(Invited) Double Salt Ionic Liquids Prepared by Mixing Partially Miscible Ionic Liquids: Tuning the Solubility of Lipophilic Molecules

Sunday, 5 October 2014: 14:20
Expo Center, 1st Floor, Universal 3 (Moon Palace Resort)
H. Wang, J. Pereira (The University of Alabama), A. Myerson (Massachusetts Institute of Technology), and R. D. Rogers (The University of Alabama)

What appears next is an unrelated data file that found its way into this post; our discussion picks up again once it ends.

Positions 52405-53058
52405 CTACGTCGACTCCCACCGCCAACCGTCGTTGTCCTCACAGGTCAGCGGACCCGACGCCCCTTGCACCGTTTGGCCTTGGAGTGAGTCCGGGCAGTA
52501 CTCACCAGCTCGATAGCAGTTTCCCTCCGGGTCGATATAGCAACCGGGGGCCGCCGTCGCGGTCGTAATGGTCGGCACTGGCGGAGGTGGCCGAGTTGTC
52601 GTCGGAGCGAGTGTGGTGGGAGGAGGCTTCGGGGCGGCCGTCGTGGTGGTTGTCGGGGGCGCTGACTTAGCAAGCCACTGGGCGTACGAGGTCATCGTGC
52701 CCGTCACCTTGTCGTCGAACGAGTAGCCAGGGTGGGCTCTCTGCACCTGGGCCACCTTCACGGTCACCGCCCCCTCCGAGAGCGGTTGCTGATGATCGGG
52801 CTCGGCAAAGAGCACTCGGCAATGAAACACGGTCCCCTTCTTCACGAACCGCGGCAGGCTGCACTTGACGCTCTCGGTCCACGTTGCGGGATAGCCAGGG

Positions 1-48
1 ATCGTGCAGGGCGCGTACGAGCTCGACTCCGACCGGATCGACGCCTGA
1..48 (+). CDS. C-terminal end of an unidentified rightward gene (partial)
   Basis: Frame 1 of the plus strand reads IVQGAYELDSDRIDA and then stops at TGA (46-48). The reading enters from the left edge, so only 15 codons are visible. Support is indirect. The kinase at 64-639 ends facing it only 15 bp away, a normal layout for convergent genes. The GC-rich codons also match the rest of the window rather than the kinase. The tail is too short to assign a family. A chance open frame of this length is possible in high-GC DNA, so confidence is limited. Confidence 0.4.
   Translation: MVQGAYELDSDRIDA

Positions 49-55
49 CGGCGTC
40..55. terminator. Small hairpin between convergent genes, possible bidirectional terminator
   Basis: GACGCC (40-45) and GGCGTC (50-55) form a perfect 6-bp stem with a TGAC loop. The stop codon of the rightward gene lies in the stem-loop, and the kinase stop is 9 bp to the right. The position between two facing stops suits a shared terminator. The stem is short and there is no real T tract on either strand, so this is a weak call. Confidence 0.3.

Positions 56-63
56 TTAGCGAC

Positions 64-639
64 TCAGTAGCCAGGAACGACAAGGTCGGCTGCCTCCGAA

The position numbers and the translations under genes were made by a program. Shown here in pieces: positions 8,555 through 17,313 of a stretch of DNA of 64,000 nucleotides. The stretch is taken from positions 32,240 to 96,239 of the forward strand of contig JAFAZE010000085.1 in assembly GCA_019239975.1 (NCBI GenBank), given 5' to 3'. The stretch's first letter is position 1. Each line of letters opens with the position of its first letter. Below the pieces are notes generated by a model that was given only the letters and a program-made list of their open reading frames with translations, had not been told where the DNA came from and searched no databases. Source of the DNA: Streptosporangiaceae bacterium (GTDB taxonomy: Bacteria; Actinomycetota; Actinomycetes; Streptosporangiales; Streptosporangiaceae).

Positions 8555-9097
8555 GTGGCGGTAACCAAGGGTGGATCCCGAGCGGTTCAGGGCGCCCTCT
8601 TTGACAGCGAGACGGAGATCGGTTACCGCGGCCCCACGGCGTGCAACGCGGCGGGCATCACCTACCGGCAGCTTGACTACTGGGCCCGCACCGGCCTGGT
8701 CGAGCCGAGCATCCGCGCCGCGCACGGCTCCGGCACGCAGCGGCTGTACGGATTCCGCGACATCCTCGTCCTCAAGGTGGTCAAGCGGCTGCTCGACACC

Over the past twenty years, ionic liquids (ILs) have received much attention as interesting new solvents which can offer unique properties often unavailable in traditional molecular solvents.  Now, “IL/IL mixtures”, prepared by mixing two or more ILs, and their specific physicochemical properties are attracting increasing interest from the scientific community.  It is surprising that quite a few papers describing the properties of “IL/IL mixtures” tend to view these systems simply as mixtures rather than unique ionic compositions, even when unexpected properties are observed.  We have found that physical properties of “IL/IL mixtures”, such as viscosity, density, excess molar volume, etc., seem to be mainly controlled by the composition and the intrinsic ion interactions, and thus any ideal or non-ideal behavior depends on the particular property studied, the nature of the ions, the abundance of each ion, as well as competitive interactions (e.g., Coulombic interactions and hydrogen bonding) between the ions.  These “IL/IL mixtures” can be considered to be liquid analogs of double salts, salts containing more than one cation or anion, which are known to exhibit unexpected associations that yield non-ideal properties.  Based on this similarity, we propose that two or more ILs, when mixed homogeneously, should be viewed as “Double Salt Ionic Liquids” (DSILs) and should be defined by the specific ion combinations present, rather than considered as only a “mixture” of two ILs.  Solubility studies with molecular solvents and active pharmaceutical ingredients in DSILs demonstrate that solubility of selected solutes (protic, aprotic, acid, base, etc.) in the DSILs can be finely tuned via changes in the ion compositions.  These studies support the concept that each DSIL is a unique ionic fluid that is able to provide tunable solvent property sets derived from the ions present and that these properties can be controlled by choosing the nature and the abundance of the ions.